Steve St. Angelo was a GM lifer. He started his career with General Motors on the production line at the Fisher Body Fleetwood plant in Detroit in 1974. Thirty years later, having moved up the corporate ladder to run plants in the United States and Mexico, he retired, still in his late 40s. But along the way, he encountered Toyota Motor Corp. He sampled the production line at GM's 50-50 joint venture with Toyota, New United Motor Manufacturing Inc., and later held an executive job at NUMMI.
After retiring last year as manufacturing director of GM de Mexico, St. Angelo took a job as vice president with Toyota Motor Manufacturing Kentucky Inc., the subsidiary that builds Camrys, Avalons, Solaras and engines. A year later, he was promoted to president of the business unit. He spoke with Staff Reporter Lindsay Chappell about his move from GM to Toyota.
We don't hear about too many Detroiters becoming presidents at Toyota. You're only 50. Did you literally retire from GM?
Yes, I took a 30-and-out. It was a voluntary retirement. I didn't get a package or anything like that.
I do get a pension check. It's not a very big one. I still get my health care through GM. I get the GM discount if I ever want to purchase a Corvette or something.
You were named president, with Gary Convis moving from president to chairman. What is the thinking there?
At Toyota, the process of handing over the reins is to have the previous president mentor and coach and kind of keep an eye on things for a short time. I'm going to do exactly what Gary was doing before, be responsible for all of TMMK.
Convis has been responsible for preparing the Subaru factory in Indiana to build Camrys. Will he retain responsibility for that?
No, he'll still be involved, but I'm responsible for the Subaru support project. But Gary has a number of roles. He's still Toyota's executive vice president for all North American manufacturing, and he's also a managing officer for Toyota Motor Corp. in Japan. So he's going to take more responsibility for overseeing North America.
You worked under him when you were still at GM. You worked at NUMMI, where he was responsible for manufacturing.
I actually worked at NUMMI twice. I was the vice president of manufacturing from 2001 to 2003. But the first time, in 1994, I did work with Gary, and basically, I worked on the production line for eight weeks.
That probably wasn't what you had in mind as a GM executive.
My wife thought I was crazy for doing it. I worked a couple weeks as a team leader, and eight or nine weeks as a group leader, and then as a manager for truck assembly. So I got to learn the Toyota Production System from the roots up. I really gained firsthand knowledge of the Toyota Production System.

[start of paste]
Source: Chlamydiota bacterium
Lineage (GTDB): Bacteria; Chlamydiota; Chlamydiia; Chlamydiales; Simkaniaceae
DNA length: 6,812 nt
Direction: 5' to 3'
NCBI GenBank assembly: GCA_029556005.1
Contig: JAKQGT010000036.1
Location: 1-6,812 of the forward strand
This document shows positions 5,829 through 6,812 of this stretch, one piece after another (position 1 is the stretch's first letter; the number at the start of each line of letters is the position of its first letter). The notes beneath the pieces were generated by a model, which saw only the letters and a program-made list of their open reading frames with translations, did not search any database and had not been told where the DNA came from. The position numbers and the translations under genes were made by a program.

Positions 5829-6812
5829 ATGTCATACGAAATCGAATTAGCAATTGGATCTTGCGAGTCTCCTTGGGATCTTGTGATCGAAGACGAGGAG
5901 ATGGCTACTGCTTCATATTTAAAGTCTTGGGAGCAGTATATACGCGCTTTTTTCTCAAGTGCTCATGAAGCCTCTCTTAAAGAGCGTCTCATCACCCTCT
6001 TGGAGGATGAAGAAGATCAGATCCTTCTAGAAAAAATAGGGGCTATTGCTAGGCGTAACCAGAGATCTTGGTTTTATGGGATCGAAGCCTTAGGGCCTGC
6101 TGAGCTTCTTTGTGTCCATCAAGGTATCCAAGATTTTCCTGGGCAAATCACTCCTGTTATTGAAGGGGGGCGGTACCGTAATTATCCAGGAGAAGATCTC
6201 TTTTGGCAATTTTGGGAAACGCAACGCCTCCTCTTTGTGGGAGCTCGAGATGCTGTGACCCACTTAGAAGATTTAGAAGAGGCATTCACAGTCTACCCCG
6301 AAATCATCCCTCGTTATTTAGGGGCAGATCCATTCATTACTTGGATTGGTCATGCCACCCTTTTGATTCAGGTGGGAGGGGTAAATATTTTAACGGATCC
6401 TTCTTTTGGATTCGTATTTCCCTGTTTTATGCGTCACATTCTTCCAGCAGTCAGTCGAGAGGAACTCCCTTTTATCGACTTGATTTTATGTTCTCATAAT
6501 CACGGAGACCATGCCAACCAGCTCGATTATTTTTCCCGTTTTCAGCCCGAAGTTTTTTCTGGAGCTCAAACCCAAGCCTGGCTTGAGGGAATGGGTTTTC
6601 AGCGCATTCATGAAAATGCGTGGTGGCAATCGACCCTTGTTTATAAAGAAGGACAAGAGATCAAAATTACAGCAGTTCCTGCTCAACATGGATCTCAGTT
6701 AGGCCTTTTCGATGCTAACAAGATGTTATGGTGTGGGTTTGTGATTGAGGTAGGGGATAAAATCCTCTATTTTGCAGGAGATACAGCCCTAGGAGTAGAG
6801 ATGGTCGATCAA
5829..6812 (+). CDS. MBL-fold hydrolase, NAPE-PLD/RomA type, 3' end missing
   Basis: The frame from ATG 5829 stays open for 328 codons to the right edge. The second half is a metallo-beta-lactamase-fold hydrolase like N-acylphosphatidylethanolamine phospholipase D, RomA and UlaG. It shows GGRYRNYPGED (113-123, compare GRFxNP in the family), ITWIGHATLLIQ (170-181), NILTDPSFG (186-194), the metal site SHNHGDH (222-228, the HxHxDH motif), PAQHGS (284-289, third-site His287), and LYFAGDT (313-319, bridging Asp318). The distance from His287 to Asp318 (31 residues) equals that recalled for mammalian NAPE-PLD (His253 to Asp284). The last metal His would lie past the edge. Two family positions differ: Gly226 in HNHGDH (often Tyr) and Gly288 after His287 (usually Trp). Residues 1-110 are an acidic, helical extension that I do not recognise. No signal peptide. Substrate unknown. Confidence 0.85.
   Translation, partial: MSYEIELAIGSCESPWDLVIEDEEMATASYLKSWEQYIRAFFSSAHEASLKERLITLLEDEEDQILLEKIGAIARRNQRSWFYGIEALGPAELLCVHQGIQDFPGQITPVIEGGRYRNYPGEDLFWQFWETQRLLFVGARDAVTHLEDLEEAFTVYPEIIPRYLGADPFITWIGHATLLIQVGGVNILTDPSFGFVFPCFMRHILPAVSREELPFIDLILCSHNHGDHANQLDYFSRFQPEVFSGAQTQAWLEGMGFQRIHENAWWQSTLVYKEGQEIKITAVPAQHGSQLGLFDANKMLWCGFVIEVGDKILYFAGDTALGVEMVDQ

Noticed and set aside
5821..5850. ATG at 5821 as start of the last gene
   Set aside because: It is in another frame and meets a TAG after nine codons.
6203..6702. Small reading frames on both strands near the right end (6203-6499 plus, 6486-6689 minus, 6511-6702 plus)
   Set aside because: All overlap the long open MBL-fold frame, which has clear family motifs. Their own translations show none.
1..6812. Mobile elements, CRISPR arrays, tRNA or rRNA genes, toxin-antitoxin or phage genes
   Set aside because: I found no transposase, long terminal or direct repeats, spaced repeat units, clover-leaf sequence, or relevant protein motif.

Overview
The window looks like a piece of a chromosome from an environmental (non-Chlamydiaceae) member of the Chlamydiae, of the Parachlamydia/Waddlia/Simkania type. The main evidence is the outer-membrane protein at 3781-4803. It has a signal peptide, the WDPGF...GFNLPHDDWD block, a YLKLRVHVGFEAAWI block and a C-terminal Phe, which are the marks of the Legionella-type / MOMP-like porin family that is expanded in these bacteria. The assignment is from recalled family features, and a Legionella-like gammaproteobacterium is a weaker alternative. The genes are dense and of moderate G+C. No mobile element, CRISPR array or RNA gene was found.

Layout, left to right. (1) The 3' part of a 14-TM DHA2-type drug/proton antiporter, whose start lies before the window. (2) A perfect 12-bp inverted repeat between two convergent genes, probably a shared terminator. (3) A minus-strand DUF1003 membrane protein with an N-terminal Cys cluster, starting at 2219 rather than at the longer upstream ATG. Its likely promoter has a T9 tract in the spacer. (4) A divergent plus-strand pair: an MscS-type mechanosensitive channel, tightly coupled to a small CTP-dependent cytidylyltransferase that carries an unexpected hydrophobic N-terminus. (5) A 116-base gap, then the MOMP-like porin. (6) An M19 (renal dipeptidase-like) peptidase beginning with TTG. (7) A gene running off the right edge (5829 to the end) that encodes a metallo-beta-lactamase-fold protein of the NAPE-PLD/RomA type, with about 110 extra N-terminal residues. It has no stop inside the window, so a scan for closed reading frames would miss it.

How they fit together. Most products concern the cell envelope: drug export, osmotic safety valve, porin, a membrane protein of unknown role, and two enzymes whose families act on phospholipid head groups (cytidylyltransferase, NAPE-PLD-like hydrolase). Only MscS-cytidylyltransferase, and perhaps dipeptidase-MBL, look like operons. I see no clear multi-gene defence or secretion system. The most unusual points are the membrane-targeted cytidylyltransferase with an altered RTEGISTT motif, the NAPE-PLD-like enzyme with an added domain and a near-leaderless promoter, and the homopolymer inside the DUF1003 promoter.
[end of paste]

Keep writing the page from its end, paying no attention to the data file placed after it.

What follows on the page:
When I started there, I read every Toyota book possible and every paper I could find. I thought I knew andon inside and out. I thought I could've written my own book on andon. But when I was actually doing the team member job and I pulled the andon for the first time and brought the line down, you know - coming from a culture where you never stop the line, it was a weird and strange feeling in my gut. I felt like everyone was staring at me. I felt all kinds of pressure.
Was there a moment when you went from perceiving the world and the process of manufacturing as GM sees it to perceiving the process as Toyota sees it?
I can't say there was a single moment when I suddenly became a believer in the Toyota system. But you know, I also started as a team member on the line with GM. And I think, because of that, I had a grass-roots knowledge of what goes on out on the factory floor maybe more than some others. But every time I took a trip to NUMMI, I always learned something, and I made a point to implement whatever I learned. Going back and forth, from Toyota to GM, I felt like it was the best way for me to truly understand what Toyota was saying.
You've been at Georgetown now for about a year and a half leading up to this. Are there still ideas that surprise you, where you say, "We never would've done it this way at GM"?
The biggest difference that surprised was the culture here. It's something you really can't see on a plant tour. It's just a different culture. Everyone here is a problem solver. People gravitate toward participating in quality circles. There are no barriers between management and the team members on the line. I park in the same parking spots as everyone else. I eat in the same cafeteria. My office is a small cubicle just like all the other offices. At GM, I had a nice office. So there is a lack of barriers between team members and management. That encourages people to bring problems forward and suggest ideas.